WCSyd 2018 was a fantastic event and a *BIG* thank you to the organisers who put it all together. Here are some of my after-thoughts…
As a Silver Sponsor, we’re proud to have contributed to the event, and we want to thank the Speakers for sharing their insights, ideas and all the value attendees got out of the many sessions over the two days.
I was able to leave the WP Hosting stall to attend a number of talks, and at times, it was a struggle to decide which of the two running concurrently to attend.
Luckily, all talks were recorded and will be available soon on WordPress.tv, so you cancel your Netflix subscription now.
Gutenberg took centre stage
Luke Carbis’ keynote, The Future of Web Content, was an opportunity to see Gutenberg in action and get the lowdown from someone closely involved in its development.
He showed us how the new editor worked and explained that the project was driven by the desire to replace a legacy editor with one that would ‘leapfrog the competition’.
Luke was also part of the panel for the Gutenberg and General Q&A on Day 2, alongside Robert Anderson, Cath Hughes and Dee Teal.
Apart from the what, why and when questions, many of us wanted to know how Gutenberg would play with existing page builders. There was no definitive answer to this as much depends on how they decide to implement the new editor, if at all.
The only ‘controversy’, if you can call it that, was when it was suggested that people use soft breaks to ensure multiple paragraphs remain in the same block, but Komala clarified on Twitter that the Classic Block will handle this without polluting the element with <br>s.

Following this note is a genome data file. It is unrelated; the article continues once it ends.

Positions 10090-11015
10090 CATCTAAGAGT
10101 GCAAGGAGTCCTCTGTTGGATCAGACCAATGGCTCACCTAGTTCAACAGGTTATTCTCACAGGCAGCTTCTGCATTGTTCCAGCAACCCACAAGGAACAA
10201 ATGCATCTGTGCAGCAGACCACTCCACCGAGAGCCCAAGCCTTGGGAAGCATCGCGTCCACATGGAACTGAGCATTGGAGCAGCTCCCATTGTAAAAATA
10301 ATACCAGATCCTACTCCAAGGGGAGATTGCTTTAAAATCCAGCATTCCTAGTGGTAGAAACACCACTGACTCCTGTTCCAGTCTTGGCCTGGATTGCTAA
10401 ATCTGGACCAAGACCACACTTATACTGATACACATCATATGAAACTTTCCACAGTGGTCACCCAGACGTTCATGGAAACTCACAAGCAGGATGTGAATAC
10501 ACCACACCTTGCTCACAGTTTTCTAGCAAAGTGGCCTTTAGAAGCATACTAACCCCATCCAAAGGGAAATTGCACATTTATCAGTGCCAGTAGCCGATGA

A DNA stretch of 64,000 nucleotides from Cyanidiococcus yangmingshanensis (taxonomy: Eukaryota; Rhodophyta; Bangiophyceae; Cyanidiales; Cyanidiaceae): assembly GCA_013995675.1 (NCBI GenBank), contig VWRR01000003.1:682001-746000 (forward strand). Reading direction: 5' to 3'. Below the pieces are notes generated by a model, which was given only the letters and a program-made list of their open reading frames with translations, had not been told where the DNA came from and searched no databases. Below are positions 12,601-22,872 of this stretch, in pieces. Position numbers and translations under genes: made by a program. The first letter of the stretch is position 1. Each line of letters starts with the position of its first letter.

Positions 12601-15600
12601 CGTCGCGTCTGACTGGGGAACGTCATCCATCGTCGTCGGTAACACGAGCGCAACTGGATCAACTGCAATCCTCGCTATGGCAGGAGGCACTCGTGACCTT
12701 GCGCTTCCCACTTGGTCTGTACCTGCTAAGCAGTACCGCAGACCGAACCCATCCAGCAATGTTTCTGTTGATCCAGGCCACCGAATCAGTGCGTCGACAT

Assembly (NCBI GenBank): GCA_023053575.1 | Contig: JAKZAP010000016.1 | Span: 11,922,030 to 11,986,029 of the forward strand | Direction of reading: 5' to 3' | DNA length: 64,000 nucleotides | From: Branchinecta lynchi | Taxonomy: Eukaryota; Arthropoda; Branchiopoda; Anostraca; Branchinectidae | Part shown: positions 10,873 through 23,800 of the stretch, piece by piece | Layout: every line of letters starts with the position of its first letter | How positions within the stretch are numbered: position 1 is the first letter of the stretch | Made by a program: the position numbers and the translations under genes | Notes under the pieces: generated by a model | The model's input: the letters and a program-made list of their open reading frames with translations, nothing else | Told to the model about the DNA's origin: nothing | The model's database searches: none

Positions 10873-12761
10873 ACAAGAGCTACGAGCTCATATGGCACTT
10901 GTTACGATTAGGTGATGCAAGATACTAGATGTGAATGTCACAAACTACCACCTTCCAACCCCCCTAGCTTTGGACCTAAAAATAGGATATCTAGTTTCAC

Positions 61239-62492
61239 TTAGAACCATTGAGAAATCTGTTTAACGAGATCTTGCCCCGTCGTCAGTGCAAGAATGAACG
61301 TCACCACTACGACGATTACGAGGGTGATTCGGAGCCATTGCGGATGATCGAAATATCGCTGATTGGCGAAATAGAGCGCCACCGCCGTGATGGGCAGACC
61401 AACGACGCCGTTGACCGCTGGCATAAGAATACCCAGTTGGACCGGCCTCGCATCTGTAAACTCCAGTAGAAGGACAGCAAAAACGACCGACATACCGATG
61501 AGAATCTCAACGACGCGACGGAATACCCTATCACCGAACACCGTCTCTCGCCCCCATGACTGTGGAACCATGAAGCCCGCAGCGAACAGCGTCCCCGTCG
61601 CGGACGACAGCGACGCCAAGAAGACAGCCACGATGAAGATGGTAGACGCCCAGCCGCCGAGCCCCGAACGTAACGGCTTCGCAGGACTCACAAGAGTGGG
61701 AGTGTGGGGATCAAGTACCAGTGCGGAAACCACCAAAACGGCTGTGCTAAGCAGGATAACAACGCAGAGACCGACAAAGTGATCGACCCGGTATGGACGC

Here are some points I jotted down in my notes:
- Gutenberg will start appearing in our dashboards with WordPress 4.9.8 (which was released a few days ago).
- Users will be given the option to install it or keep using the classic editor
- People should try it out now, but do so in a test environment
- Check with page builders to understand how they plan to integrate with Gutenberg
On the non-Gutenberg front, talks were just as interesting.
It was great to deep dive into troubleshooting WordPress, and the tools you need for that, during Alex Bishop’s Debugging WordPress with xDebug talk. I now have a better understanding of what the support team here at WP Hosting do to help clients make their websites run fast.
Freelance devs and solopreneurs would have appreciated Robey Lawrence’s (aka the Bearded Friend) talk on working solo and what you can do to mingle and network. He’s also one of the bosses at WP Bosses podcast – WordPress Interviews & News From Around Australia. You’ll find an interview with Luke Carbis there too.
Dee Teal reminded us that the Client is Not Your Enemy and offered many pointers on how best to manage projects and expectations, and that “it’s important to set boundaries”.
Bryant’s WordPress Plugin Development for Developers and Business Owners talk was an eye opener, I now have a better appreciation of how plugin developers work, as well as the commercial opportunities and risks are.